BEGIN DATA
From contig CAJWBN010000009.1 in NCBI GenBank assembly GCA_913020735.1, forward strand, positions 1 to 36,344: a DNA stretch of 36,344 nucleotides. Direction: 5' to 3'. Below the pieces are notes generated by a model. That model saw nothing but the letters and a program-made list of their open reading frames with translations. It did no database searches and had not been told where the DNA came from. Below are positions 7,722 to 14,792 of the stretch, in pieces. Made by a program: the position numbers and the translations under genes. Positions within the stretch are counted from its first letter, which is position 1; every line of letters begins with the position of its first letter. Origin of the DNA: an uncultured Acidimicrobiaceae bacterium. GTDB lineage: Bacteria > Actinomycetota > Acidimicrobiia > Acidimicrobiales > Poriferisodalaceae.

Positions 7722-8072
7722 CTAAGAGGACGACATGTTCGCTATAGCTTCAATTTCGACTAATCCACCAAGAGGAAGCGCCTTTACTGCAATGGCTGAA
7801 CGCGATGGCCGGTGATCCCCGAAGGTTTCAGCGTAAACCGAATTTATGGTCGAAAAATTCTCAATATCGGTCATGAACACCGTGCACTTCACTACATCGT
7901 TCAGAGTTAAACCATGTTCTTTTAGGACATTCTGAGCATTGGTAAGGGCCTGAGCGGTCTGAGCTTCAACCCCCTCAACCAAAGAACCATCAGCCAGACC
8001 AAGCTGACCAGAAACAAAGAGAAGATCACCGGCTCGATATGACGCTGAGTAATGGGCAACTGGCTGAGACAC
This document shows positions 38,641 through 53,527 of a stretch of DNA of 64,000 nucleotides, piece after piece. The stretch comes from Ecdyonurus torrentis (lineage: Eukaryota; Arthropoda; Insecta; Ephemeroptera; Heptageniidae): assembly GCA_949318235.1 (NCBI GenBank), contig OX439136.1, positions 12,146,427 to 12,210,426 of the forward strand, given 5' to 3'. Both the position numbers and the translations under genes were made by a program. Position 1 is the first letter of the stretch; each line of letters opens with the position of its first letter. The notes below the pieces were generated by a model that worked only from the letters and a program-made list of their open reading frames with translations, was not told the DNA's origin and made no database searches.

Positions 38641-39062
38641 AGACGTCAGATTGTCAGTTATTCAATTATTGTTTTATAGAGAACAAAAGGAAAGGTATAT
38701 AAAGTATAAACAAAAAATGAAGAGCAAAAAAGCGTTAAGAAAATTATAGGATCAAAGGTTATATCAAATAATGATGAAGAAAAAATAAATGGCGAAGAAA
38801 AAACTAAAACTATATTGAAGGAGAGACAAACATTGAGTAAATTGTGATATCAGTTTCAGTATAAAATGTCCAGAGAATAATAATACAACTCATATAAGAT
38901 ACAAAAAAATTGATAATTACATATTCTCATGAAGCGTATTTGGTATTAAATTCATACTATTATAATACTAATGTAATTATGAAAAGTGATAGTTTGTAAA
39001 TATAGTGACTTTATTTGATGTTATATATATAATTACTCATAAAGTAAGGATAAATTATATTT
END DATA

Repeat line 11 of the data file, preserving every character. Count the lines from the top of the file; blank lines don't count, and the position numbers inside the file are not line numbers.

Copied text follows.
38801 AAACTAAAACTATATTGAAGGAGAGACAAACATTGAGTAAATTGTGATATCAGTTTCAGTATAAAATGTCCAGAGAATAATAATACAACTCATATAAGAT